As a young boy, my first camera was probably one of those Kodak single-use film cameras that you could buy from supermarkets. Those cameras had charm in that they were an irresistibly bright yellow colour and they came in a similarly garish box; they almost leapt off the shelf and were strategically placed near checkouts to encourage impulse buying. They were kind of like the camera equivalent of a Kinder Surprise or a Chomp bar. I liked how faux-mechanical they were, with their shitty plastic cogs and whirring sounds.
Once I got hooked I started to care more about my pictures and considered saving my pocket money for a more reliable camera. I knew my pictures weren’t that great even though no one told me outright. But I kept taking them. More often than not, the pictures went to the ‘could be better’ shame pile. I still feel the same way now. I’m never really happy with my photos.
In high school, my English teacher gave me a book of Pulitzer Prize-winning photographs, and I remember thinking it was an astonishing cross-section of everything incredible and awful about humanity. These images left a deep impression on me so my interest in photography developed further. There is mystery, humour, triumph, love, suffering, irony, beauty, terror, chance, error, and banality in pictures.
A picture can make you cry or laugh or groan or sigh or gasp or say nothing. Or it can make you reflect upon your life or scare you or annoy you or confuse you or bore the shit out of you or make you wish you were exempt from humanity. You can take a picture of something from countless angles and dance around a street scene like a crazed firewalker or stroll down a train carriage with a selfie stick as you crane your neck out like a flamingo. Or you can take a picture of your feet at the end of your bed and hashtag the shit out of it before you eat breakfast.
Photography can be anything you want it to be. I find it interesting to try to make sense of the world through a viewfinder, deciding what’s important to show and what isn’t. And how that changes over time. And how you view the world differently as you get older and presumably wiser. I’ve had an on and off relationship with photography for the last five years. I went through clichéd bouts of frustration and inspiration, and put my camera down for a short while.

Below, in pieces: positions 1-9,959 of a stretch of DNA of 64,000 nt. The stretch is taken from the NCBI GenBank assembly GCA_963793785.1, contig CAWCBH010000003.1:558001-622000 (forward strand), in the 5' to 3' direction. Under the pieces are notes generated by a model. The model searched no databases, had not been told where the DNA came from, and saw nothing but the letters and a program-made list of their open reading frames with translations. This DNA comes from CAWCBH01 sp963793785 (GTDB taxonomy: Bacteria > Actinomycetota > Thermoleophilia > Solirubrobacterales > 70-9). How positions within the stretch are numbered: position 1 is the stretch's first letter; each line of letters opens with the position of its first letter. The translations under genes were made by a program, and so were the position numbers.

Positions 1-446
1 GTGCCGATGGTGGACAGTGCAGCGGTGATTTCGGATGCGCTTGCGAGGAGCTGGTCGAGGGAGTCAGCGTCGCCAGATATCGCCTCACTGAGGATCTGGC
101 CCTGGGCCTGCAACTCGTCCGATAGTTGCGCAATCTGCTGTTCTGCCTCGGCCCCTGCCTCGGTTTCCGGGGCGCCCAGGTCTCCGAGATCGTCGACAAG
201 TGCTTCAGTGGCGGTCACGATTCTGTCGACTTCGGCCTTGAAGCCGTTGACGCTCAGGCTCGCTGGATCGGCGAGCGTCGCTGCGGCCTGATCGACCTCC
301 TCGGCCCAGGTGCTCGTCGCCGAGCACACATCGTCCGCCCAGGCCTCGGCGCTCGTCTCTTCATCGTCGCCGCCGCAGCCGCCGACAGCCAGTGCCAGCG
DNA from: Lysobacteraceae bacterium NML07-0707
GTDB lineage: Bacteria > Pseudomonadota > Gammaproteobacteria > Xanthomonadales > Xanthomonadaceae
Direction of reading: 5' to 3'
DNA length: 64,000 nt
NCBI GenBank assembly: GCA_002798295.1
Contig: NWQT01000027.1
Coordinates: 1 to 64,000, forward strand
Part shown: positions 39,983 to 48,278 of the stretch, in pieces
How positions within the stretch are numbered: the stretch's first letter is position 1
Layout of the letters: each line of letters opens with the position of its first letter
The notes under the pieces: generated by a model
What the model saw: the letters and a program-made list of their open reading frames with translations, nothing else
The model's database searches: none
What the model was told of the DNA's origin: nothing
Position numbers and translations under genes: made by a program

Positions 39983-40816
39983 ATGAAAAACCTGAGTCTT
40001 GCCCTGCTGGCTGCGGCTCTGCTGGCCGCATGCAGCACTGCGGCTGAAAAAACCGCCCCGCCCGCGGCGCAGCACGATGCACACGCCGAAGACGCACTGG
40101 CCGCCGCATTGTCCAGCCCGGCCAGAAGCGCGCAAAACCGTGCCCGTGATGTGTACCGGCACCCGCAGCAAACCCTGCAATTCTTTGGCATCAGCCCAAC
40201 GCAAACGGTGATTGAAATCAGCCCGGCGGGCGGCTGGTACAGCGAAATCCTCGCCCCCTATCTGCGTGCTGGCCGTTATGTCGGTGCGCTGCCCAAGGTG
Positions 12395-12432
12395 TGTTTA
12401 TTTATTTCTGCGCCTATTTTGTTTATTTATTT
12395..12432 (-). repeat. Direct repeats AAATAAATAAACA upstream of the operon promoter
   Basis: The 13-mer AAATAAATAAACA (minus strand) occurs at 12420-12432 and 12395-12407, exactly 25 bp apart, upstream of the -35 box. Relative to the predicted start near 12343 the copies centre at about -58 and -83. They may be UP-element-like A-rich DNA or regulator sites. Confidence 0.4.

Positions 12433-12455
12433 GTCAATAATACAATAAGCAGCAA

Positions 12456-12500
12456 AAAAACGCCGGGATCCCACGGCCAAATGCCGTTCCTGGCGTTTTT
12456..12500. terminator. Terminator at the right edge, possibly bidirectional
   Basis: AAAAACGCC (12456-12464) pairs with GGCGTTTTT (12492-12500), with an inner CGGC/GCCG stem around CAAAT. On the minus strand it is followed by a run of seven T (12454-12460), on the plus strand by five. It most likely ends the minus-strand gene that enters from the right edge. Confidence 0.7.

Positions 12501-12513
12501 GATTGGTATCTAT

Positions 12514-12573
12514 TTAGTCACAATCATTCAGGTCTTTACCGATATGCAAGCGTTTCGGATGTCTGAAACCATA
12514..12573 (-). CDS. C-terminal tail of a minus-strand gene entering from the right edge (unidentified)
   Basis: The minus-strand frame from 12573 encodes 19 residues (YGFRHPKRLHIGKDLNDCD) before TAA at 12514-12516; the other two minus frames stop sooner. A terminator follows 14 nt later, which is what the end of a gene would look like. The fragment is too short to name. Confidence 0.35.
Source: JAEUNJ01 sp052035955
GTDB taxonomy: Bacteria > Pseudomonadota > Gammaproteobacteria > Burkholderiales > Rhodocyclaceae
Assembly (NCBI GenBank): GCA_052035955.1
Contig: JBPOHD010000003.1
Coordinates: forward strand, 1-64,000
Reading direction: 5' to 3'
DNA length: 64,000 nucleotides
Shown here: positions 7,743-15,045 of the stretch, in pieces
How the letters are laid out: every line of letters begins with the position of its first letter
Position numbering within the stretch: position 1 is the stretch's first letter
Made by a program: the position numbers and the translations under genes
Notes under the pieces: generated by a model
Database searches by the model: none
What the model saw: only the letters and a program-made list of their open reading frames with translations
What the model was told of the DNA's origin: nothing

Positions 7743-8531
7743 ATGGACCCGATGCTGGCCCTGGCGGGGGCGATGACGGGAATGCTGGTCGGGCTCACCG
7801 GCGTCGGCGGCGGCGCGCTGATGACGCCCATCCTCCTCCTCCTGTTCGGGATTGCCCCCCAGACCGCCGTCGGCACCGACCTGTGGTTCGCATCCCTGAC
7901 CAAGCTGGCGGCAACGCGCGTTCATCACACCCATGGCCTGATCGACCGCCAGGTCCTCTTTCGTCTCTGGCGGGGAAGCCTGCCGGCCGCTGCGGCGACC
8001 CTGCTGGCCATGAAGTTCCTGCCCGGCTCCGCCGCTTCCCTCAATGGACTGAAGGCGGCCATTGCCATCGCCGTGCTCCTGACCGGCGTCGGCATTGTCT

A photographer once told me that photography is supposed to be a miserable lonely endeavour, and will eventually kill you. In 2016, I studied photography at university and went on what I can only describe as a photojournalism ‘boot camp’ in China, which was really challenging and inspiring and gave me some new insights as well as some amazing stories and memories.
I can’t say it killed me but there were some hairy moments walking around late in Shanghai, such as getting chased by an angry and unwilling photographic subject. Lately, I’ve been enjoying the experimental and bizarre side of art photography. I’m inspired by the creativity of the Surrealists and Dadaists, and by contemporary photographers like Asger Carlsen and Roger Ballen, who are exploring the fringes of their psyches and pushing the medium to its limits by toying with photographic conventions, and by doing strange and wonderful things with photography, sculpture and drawing.
I enjoy the absurdity and transgression of their photographic worlds. It’s often tongue-in-cheek, like you’re looking at a picture and thinking, ‘what the fuck is going on’ and you can’t help but laugh.
But it’s never one-dimensional because you’re looking at all the layers in an image for a long time, and it bounces around in your mind for weeks. While it’s a far stretch from the documentary photography that initially inspired me, experimental contemporary photography has encouraged me to explore my own ideas and creative processes and to value the medium more greatly as a way of expressing abstract and artistic ideas.